It was a simple thing – a broken foot from an ATV accident in 2006. But it led to an unexpected outcome that turned Robyn Ostlund’s world upside down.
Just 18 days after he fractured his foot, Ostlund’s husband Trevor went into cardiac arrest and died from a pulmonary embolism – a blood clot that travelled from his calf to his lungs. Suddenly, at the age of 28, Ostlund was a widow.
Ostlund initially began running in college as a way to lose weight and gain fitness. She usually ran alone, but following a move to Kamloops in 2004, she discovered a running community and fell in love with the culture and encouragement it provided. For the first time, she had found her tribe.
However, the death of her husband changed her outlook on running and life completely. What followed was nine years of emotional and physical challenges.
“Running had always been my solace, my happy place,” explained Ostlund. “It’s a time for me to think and process.”
But running in an event just a month after Trevor’s death was too much to bear. She broke down on the course and stopped training altogether.
While struggling to cope with her loss, Ostlund found support in a Facebook group called Young Widows. These courageous women accompanied her through her hardship and guided her back on the path of healing and running.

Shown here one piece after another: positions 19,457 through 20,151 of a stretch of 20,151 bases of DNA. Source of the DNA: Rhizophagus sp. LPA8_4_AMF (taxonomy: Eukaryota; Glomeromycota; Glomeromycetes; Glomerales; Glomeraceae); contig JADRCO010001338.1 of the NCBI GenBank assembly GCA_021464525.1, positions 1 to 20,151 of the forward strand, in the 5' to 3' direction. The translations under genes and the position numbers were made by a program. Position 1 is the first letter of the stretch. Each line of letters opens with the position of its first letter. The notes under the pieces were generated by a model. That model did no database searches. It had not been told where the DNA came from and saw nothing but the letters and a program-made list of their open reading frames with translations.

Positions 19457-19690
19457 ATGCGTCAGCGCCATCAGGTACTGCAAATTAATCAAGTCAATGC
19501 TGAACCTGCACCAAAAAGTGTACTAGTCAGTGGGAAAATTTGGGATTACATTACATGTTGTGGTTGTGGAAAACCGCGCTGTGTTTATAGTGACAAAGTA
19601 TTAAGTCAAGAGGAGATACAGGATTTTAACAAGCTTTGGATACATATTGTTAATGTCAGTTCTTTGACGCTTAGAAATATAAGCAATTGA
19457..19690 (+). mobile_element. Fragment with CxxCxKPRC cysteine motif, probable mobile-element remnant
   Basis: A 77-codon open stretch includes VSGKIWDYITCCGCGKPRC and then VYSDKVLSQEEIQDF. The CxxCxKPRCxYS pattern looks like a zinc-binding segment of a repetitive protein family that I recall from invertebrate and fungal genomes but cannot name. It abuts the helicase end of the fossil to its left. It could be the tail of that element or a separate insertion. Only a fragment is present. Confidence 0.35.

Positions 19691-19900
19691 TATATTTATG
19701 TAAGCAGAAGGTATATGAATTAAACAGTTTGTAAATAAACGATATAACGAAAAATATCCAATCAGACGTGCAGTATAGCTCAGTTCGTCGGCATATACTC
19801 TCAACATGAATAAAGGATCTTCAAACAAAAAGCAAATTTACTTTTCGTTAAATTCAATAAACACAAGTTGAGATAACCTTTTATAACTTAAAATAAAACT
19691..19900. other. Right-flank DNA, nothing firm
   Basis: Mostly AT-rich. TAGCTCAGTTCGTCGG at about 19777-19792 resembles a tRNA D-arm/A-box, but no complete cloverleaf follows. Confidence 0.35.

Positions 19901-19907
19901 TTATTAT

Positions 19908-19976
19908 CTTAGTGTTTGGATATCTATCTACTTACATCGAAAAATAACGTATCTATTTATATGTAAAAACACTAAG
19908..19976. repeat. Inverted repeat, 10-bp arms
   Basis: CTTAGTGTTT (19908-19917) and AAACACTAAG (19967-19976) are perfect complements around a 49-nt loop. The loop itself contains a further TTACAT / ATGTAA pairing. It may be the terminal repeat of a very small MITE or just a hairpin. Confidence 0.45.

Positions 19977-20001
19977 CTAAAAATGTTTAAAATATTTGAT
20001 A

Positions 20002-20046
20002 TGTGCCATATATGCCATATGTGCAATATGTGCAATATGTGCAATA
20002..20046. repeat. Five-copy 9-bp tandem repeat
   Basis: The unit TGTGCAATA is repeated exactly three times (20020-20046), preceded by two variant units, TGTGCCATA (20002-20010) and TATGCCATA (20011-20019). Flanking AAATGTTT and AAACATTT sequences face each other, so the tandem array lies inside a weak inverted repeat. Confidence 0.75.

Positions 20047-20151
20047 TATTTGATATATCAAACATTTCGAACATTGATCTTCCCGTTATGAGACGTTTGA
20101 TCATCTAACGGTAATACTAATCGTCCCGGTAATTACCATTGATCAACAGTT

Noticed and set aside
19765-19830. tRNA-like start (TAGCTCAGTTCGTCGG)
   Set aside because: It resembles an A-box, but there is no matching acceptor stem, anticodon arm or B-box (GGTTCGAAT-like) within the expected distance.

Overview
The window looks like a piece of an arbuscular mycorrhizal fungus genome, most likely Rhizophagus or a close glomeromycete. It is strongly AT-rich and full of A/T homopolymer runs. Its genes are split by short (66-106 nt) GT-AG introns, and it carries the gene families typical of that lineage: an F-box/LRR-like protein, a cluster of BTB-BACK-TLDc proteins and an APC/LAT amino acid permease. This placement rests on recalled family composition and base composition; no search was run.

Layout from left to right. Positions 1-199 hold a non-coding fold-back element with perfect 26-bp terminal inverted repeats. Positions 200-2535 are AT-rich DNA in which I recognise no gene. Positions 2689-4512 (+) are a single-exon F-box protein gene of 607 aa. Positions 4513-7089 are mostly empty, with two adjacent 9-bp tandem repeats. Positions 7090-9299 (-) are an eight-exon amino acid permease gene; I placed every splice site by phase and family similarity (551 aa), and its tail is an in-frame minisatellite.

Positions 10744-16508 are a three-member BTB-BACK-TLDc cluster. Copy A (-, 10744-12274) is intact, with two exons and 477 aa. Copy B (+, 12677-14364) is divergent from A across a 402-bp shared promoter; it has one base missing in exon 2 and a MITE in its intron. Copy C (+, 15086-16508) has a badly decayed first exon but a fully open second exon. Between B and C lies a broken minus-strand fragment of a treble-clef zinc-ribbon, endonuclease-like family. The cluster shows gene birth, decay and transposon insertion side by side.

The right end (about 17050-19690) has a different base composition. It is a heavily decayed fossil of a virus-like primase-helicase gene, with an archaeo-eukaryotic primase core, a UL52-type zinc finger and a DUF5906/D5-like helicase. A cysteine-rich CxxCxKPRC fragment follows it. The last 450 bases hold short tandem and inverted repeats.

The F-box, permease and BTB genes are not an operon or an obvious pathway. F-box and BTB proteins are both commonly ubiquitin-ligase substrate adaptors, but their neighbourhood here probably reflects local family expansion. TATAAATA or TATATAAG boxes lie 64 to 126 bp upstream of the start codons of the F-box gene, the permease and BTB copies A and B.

Two years later she was training again, but also fighting chronic back pain from an old injury. It took four more years until she hit rock bottom at Melissa’s Half Marathon in Banff, experiencing excruciating pain as she ran.
“At mile one, I was looking for Advil. But that was the turning point of everything in my life,” says Ostlund.
That event forced her to think about how her physical and emotional health were intertwined. She turned to diet and nutrition, supplementation, working with sports physios, chiropractors, acupuncturists, and other specialists to heal from injury, PTSD and anxiety. She recognized the impact of Trevor’s passing would be with her for a long time and began gaining clarity about her journey to finding balance.
By mid-2015, with her back healed and her mind in a good place, Robyn returned to consistent training: “It was a rebirth of my life,” she said.
After remarrying and moving to Kimberley, BC in 2017, she set out to bring together the diverse runners in town and give back to the sport she loves.
In July 2019, she organized the first annual Mountain Moustache Dache 5 K and 10 K race as a fundraiser for Outrun Rare (see page 50), an organization that raises awareness and funding for rare diseases. She also arranges running clinics and get-togethers and is still active in the Young Widows Facebook group, helping other women cope with their losses.
When asked what running has given her, Ostlund responded: “I feel like it’s given me life… It’s been difficult at times, [but] it’s been really joyful and has brought so much healing, love, peace and friendships into my life, I don’t know where I’d be without it.”
Lead image by Mark Locki